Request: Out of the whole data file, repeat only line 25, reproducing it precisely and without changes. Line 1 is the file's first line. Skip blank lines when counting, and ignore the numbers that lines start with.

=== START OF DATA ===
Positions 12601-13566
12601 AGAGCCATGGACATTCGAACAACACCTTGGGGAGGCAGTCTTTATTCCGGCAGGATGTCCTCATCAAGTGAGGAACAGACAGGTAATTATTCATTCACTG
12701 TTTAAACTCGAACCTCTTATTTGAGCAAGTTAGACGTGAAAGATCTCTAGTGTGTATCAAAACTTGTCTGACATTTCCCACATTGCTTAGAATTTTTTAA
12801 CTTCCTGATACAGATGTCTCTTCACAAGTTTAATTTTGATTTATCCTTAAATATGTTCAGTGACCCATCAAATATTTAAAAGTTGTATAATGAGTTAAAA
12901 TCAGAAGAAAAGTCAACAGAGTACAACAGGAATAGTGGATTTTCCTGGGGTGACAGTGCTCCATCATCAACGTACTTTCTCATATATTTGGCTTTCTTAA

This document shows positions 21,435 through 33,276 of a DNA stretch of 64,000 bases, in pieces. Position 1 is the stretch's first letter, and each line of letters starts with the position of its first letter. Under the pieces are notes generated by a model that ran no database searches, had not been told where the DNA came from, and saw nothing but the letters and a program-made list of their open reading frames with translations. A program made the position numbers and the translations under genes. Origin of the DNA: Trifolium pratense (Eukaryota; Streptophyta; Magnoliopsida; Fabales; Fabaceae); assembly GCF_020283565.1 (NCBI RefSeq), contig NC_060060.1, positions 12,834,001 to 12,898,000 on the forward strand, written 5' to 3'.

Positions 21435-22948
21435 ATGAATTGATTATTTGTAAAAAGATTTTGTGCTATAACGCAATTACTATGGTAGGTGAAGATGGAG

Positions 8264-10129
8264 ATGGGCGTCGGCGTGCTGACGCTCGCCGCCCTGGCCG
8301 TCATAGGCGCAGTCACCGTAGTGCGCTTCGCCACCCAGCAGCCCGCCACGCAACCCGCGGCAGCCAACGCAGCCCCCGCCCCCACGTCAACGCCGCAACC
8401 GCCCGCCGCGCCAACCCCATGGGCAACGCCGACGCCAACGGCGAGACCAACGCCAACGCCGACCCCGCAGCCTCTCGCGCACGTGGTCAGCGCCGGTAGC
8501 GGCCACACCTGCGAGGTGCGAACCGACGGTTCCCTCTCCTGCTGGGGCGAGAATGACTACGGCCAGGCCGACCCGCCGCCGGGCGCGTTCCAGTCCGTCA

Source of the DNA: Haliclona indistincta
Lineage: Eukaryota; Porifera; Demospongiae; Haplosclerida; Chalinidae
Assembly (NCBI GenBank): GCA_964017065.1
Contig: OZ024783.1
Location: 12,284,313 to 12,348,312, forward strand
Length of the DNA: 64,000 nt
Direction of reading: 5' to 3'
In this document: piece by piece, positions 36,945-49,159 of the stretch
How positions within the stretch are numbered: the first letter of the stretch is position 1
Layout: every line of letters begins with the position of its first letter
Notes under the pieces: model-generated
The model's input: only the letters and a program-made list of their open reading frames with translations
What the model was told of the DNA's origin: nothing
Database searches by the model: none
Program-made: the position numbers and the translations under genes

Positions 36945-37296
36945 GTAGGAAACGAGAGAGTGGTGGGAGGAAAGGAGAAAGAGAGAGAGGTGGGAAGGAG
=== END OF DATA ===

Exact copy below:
The model's input: only the letters and a program-made list of their open reading frames with translations